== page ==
Teamsters approach referendum on reform
by Jim Cullen, Editor
Continuing reform of the Teamsters is at stake in November as the rank and
file of the nation's largest union vote whether to keep Ron Carey as president
or return to the scandal-ridden past.
James P. Hoffa Jr., the son of the late Teamsters leader who was notorious
for heavy-handed control of the union as well as his ties to organized crime,
is challenging Carey. Hoffa, a 55-year-old lawyer, has never worked as a
Teamster except for summer jobs as a youth, but he has the considerable
support of the "old guard" that Carey has been trying to clear
out of Teamster offices.
After a federal investigation led to racketeering charges against Teamster
officials in the 1980s, Carey, a former leader of a Long Island, N.Y., local
of UPS workers, won a government-supervised election in 1991 - the union's
first direct ballot by members.
Upon taking office, Carey, who was helped by the grassroots support of the
Teamsters for a Democratic Union, was saddled with an old guard of union
officials who undermined his authority at every opportunity and immediate
budget problems that were exacerbated by a quadrupling of strike benefits
by the 1991 convention. After members rejected a dues increase in 1994,
he suspended the strike benefits and cut expenses, including perks for union
officers and the costly regional conferences that were a stronghold of the
The union's budget has been balanced, some of the old guard have been removed
from union jobs, and pre-1991 strike benefits recently were restored but
Hoffa and his supporters have focused much of their attack on the union's
financial troubles under Carey. But Carey has revived the organizing department,
which has reversed a 16-year membership decline, developed grassroots and
educational programs, followed through with anti-corruption efforts and
achieved "some of the best contracts our members have ever worked under"
as evidence of a track record of fighting "to put our members first,"
the AFL-CIO News reported.
The Teamsters under Carey also has become one of the more progressive unions.
It has reached out to neglected groups such as Latinos and women and Carey
was a key supporter of John Sweeney's insurgent campaign for AFL-CIO president
in 1995. In politics, the union that was largely identified with the Republican
Party in recent elections is showing a renewed interest in workers' rights.
A poll of rank-and-file Teamsters by Peter D. Hart Research Associates indicates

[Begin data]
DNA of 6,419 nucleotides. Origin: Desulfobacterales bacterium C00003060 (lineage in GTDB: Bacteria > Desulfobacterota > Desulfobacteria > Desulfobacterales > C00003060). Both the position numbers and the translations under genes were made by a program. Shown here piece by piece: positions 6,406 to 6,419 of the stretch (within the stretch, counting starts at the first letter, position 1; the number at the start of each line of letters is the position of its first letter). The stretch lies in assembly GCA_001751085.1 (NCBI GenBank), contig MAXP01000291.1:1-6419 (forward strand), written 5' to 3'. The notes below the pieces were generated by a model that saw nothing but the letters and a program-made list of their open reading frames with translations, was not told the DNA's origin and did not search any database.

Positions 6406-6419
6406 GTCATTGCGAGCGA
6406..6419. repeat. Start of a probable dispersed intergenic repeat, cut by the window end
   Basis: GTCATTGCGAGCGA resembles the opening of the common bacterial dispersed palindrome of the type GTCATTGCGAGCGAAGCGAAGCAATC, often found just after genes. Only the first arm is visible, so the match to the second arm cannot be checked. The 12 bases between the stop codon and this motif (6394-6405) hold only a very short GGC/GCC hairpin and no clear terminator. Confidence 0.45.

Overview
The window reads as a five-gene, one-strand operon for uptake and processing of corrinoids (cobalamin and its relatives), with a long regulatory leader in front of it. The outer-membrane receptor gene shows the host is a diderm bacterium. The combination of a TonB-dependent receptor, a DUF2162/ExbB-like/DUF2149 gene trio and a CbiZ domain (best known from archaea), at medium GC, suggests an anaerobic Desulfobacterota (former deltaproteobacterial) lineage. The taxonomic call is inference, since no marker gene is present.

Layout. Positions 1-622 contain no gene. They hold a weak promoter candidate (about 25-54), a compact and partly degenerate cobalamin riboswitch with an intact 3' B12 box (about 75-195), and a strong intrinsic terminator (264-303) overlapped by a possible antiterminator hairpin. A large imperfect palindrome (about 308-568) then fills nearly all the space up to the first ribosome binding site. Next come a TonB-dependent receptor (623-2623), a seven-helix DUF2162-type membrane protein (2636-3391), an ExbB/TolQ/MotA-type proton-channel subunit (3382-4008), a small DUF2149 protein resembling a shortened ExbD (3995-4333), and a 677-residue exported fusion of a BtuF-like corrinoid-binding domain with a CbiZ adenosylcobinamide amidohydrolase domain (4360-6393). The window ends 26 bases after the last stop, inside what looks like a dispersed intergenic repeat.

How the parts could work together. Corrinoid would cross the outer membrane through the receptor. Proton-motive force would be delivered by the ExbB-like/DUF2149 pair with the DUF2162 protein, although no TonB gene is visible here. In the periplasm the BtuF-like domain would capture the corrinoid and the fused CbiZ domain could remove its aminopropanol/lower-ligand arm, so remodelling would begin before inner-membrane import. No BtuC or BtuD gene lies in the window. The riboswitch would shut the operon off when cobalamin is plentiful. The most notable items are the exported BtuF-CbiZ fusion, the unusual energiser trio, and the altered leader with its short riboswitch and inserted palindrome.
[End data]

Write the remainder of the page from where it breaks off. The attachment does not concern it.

that members prefer Bill Clinton over Bob Dole 58-30 percent, and 65% approve
of Clinton's performance. However, the convention declined to endorse a
specific candidate for the White House, indicating instead that local unions
will promote voter registration and education.
"We don't tell our members how to vote," Carey was quoted in the
AFL-CIO News. "We provide them with the facts, and they will make up
their own minds. On the major economic issues facing working families, it's
clear that most of our members believe that the Clinton-Gore ticket is a
better choice than Bob Dole."
Hoffa supporters at the Teamsters convention at Philadelphia in mid-July
held up action on a number of proposals affecting electoral procedures,
area conferences, officer compensation and the union's strike fund, in what
Carey supporters claimed was an attempt to further undermine Carey. After
repeated outbursts disrupted the convention, Carey put off action until
a special convention after the election. "That's the only way we can
complete our business, to take it out of politics and have an orderly convention,"
Hoffa outpolled Carey 55 to 45 percent at the convention but Carey is believed
to have more strength among the rank and file. As David Moberg wrote in
the Aug. 19 In These Times, "The vote in November will determine whether
the Teamsters go forward with the reform efforts or revert to old habits.
Although Hoffa has tried to shed the old-guard image, he can't hide his
checkered record, including his past business ties with the slain Teamster
Mobster Allen Dorfman and his legal work for Teamster officials found guilty
of corruption and possible Mob ties in the Chicago local union of Hoffa's
secretary-treasurer candidate, Bill Hogan Jr., which [has knocked] him off
Still, the election is expected to be close as Hoffa benefits from rank-and-file
discontent, nostalgia for the days when the Teamsters could shut down the
regulated trucking industry, and the old guard that is seeking a return
of power and perks. "If Hoffa pulls off an upset win," Moberg
concluded, "Carey will not be the only loser."
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